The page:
Flood risks expected to grow across Florida due to climate change

by Andrew Morrell

Global climate change has already done a great deal to reshape the landscape in Florida and elsewhere. A new report from Zillow in partnership with Climate Central takes a new look at areas where major flooding is expected to occur every 10 years on average. Unless worldwide greenhouse gas emissions are dramatically cut, these 10-year floods are expected to grow more widespread for the rest of the 21st century.

While they may be known as 10-year floods, these events are growing more common due to climate change and sea level rise. More alarmingly, Zillow found, was the rate of housing development in coastal states most at risk for more frequent and damaging flood events in the coming years. Even though 10-year flood zones have not grown as much in Florida as they have in several other coastal states over the last decade, many of these areas still are seeing rapid population change. Climate Central estimated that in just the last 10 years, 2,645 homes have been built in parts of Florida where major flooding is expected to occur about once per decade on average by 2050. Only New Jersey has built more homes in areas at high risk for flooding once every 10 years by 2050.

The Miami area hasn’t built as many new homes in high-risk areas lately, although plenty of existing homes are still at greater risk, assuming sea levels continue rising at roughly the same rate. A map of areas where annual flooding is expected by 2050 includes large portions of western Miami Beach south of 41st Street. Much of the coastline along the mainland would also be at greater risk, although flood risks would be unchanged for most inland areas.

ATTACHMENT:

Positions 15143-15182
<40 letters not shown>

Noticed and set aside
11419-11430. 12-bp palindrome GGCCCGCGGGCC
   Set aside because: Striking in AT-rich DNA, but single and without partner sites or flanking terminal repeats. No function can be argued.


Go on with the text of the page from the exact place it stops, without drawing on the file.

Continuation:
Across all of Florida, homes within the 10-year flood zone by the year 2100 would increase to between about 700,000 and 1.6 million, depending on global greenhouse gas emissions.

“Overall, sea level rise is making the odds of a South Florida flood reaching more than 4 feet above high tide, by 2050, on par with the odds of losing at Russian roulette,” wrote Benjamin Strauss, CEO and chief scientist of Climate Central, in a previous article. “Miami-Dade and Broward counties each have more people below 4 feet than any state, except Florida itself and Louisiana.”

Climate Central’s study echoed a report issued last year by the Union of Concerned Scientists. In that report, researchers projected that, as soon as 2030, 2,600 homes in Miami Beach could be inundated by floodwaters. That number is expected to grow to 45,000 by 2045.

Many factors are at play in these scenarios that make an accurate risk assessment difficult, however. For one, sea levels could rise at a different rate depending on how much, or how little, the world is able to control climate change in the future. Climate Central factored in protection from existing levees and dams in their analysis, too, although they noted that a separate study by the American Society of Civil Engineers found most flood protection features inadequate nationwide. South Florida is also in a unique situation due to its geology: Much of the state is composed of porous limestone bedrock, making flooding possible even in areas with some man-made protection.

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